Atlanta Mayor Kasim Reed's State of the City address laid out the Mayor's plans for the future of the city, and for himself.
During his annual address, in which the mayor declared the state of the city strong, Mr. Reed saved his own announcement for the end.
"I have decided to offer myself for re-election for mayor," he says.
As for the city's future, the mayor says, with Atlanta's financial crisis behind us, it is time to move forward.
Mayor Reed wants to give all city employees a pay raise, wants to open more recreation centers and wants to increase public safety in the city's schools.
He spoke of the police department's use of video surveillance as a tool to reduce crime and wants to run that technology to all Atlanta public schools.
"It is not that expensive," Mayor Reed told his audience, "and it is a cost we can bear."
As for where the city stands right now, the mayor says he worst seems to be over.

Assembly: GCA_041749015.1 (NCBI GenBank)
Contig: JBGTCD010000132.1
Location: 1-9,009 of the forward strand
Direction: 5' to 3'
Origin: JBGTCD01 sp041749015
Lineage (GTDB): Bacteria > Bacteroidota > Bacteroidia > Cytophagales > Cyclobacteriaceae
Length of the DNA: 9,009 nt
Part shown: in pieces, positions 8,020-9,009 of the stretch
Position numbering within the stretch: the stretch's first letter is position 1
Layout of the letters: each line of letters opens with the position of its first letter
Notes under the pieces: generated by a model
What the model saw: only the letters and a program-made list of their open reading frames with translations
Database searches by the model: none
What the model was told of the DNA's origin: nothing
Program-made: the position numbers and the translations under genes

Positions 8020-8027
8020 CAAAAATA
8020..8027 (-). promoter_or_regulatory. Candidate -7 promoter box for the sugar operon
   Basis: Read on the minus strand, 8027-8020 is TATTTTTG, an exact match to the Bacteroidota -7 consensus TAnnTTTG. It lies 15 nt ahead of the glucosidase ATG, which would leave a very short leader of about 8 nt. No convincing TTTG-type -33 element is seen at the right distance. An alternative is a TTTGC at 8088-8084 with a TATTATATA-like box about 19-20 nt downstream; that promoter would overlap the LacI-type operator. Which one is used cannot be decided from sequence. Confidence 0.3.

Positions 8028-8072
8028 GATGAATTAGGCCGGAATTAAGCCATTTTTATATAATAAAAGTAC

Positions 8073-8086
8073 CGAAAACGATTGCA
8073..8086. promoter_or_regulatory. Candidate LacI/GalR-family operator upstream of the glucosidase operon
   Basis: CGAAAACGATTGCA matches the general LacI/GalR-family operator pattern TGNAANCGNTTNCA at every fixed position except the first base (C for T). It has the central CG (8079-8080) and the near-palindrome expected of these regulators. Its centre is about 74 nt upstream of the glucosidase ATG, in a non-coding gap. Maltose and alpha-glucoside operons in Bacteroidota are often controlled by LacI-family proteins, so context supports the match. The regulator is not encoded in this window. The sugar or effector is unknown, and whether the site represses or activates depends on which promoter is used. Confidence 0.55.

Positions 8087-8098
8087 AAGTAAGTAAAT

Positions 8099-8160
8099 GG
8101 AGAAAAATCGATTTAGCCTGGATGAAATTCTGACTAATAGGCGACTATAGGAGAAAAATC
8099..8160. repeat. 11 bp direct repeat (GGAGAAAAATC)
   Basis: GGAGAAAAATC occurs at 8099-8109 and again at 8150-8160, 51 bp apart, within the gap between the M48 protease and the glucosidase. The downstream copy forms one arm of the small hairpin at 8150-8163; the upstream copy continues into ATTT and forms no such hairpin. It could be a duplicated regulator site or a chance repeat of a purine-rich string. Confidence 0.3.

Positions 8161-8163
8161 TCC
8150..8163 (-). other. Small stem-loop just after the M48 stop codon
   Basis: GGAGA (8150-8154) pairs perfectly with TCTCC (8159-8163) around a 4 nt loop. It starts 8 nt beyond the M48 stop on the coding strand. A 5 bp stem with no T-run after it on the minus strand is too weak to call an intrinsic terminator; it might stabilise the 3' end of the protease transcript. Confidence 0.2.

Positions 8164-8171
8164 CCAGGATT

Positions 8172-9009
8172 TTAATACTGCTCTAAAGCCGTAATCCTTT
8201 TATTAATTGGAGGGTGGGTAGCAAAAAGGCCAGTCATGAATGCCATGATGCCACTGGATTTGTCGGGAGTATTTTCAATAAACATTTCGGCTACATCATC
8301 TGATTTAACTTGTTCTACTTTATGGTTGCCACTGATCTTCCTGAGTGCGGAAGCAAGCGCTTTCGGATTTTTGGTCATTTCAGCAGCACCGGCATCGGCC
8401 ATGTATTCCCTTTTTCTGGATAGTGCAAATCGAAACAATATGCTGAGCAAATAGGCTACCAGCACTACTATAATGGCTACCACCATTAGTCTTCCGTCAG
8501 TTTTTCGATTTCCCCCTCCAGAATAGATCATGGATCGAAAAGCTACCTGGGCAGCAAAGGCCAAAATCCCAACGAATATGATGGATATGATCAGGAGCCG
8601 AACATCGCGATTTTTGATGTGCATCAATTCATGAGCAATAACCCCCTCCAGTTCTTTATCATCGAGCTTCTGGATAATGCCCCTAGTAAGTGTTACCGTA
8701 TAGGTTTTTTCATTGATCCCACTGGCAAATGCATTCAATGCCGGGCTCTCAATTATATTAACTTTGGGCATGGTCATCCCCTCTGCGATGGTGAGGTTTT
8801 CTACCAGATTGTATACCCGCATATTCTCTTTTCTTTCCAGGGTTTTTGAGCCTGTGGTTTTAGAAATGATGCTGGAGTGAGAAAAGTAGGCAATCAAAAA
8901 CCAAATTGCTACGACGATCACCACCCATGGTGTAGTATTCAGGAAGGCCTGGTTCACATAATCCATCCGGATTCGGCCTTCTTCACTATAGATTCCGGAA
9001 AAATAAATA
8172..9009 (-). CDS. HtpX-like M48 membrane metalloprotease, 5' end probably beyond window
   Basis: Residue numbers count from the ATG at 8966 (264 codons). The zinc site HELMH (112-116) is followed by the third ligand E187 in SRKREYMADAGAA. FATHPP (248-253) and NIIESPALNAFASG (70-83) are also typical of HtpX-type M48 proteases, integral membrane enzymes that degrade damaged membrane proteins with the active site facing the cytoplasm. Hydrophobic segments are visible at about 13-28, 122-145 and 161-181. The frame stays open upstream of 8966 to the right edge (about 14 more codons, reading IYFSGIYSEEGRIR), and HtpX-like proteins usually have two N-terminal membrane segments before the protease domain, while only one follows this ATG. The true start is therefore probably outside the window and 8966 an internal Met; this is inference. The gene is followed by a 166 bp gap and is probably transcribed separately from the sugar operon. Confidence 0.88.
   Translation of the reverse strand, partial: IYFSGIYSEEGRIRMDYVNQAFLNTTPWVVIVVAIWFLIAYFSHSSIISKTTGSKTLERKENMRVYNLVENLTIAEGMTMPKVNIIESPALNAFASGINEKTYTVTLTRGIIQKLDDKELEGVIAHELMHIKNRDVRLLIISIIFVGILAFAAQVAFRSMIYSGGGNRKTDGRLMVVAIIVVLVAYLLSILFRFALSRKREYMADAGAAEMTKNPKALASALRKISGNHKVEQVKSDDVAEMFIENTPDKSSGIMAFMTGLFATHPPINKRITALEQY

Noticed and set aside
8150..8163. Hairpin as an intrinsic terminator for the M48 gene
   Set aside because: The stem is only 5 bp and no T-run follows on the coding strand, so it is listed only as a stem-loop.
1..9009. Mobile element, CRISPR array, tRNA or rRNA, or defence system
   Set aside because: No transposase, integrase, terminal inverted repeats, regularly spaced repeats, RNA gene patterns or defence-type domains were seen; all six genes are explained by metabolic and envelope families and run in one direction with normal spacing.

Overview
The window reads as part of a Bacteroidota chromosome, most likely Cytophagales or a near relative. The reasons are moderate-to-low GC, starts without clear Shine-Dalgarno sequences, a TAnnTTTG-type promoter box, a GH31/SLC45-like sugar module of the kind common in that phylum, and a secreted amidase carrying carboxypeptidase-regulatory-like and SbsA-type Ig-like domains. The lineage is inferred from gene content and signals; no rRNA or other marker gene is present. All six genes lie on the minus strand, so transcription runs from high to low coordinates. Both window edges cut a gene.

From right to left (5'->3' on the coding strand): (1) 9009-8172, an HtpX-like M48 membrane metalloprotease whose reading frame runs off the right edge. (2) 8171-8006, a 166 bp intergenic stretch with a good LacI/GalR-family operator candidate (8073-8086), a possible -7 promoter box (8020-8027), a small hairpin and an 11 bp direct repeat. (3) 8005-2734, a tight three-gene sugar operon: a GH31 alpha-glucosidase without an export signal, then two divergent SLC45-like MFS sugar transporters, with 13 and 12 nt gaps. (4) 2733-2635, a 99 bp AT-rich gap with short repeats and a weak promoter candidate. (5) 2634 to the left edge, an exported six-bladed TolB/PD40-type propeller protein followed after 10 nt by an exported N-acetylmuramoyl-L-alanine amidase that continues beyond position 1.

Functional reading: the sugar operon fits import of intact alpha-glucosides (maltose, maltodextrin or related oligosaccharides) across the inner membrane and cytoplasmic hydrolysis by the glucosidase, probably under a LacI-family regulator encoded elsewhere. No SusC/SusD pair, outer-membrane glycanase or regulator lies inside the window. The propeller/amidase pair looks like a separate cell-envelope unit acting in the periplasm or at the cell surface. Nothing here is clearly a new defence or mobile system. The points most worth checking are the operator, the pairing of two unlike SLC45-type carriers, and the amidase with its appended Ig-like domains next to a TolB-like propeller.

When he took office three years ago, Reed says, the city was deep in red ink and the city's pension crisis was dragging Atlanta down.
Now, he says, the city's cash reserves are up, spending has been cut, and, through cooperation, the pension system for Atlanta is "the model for the rest of the United States."
Public safety is another high point for the mayor.
He says that for two decades mayors had been promising a police force with 2000 employees.
As of right now the APD has 1934 workers, after Reed's administration orchestrated the hiring of more the 700 people.
As for violent crime in Atlanta, it's at its lowest level since 1969.
The Mayor's proposal to give all employees of Atlanta a pay raise was met with loud applause, and a standing ovation from uniformed police and firefighters.